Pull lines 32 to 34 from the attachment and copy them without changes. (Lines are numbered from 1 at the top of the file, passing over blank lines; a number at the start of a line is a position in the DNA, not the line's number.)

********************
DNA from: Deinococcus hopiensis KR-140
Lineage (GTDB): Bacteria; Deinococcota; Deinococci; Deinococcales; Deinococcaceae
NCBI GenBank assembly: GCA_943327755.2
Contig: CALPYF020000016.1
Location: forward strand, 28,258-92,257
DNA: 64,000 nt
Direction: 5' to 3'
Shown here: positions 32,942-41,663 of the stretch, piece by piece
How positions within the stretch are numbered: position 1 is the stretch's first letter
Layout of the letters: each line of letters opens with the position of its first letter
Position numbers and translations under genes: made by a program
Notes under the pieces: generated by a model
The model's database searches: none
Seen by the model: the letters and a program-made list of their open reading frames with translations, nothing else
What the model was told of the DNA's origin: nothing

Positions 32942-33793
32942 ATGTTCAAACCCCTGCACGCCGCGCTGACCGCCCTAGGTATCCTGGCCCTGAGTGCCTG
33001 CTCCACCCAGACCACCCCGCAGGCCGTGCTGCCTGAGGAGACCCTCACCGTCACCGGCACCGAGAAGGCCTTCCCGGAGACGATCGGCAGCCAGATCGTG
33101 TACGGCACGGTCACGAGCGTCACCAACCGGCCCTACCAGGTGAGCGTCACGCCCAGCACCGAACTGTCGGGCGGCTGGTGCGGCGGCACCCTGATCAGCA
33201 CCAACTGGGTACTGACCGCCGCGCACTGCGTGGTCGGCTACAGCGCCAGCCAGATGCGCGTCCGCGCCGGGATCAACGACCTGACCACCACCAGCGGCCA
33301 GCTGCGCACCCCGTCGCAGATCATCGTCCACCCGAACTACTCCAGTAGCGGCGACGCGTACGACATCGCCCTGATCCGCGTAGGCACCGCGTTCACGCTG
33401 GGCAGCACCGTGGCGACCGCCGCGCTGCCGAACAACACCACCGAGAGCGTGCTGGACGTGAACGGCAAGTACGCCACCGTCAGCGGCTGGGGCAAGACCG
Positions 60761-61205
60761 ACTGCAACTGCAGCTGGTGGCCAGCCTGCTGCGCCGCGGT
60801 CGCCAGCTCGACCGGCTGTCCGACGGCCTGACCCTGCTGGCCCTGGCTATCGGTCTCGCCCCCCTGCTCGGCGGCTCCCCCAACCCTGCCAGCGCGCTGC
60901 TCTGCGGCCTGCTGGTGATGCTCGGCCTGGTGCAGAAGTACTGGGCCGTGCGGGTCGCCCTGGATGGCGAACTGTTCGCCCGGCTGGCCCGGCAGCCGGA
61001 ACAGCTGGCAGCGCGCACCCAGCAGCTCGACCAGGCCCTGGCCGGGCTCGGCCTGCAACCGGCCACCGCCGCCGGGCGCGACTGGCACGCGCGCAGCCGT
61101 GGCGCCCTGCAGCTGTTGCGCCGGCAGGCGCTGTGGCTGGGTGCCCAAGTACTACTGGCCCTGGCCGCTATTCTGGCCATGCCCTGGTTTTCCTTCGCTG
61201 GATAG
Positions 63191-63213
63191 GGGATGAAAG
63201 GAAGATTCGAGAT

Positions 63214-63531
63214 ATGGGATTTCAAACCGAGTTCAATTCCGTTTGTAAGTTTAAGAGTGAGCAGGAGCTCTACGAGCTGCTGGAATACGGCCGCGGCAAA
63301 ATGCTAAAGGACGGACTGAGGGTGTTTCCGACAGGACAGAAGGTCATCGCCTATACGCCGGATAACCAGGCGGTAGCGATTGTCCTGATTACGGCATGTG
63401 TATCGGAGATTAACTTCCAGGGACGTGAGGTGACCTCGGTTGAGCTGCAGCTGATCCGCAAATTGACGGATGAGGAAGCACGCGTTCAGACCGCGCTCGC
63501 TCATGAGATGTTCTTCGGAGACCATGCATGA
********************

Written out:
63201 GAAGATTCGAGAT

Positions 63214-63531
63214 ATGGGATTTCAAACCGAGTTCAATTCCGTTTGTAAGTTTAAGAGTGAGCAGGAGCTCTACGAGCTGCTGGAATACGGCCGCGGCAAA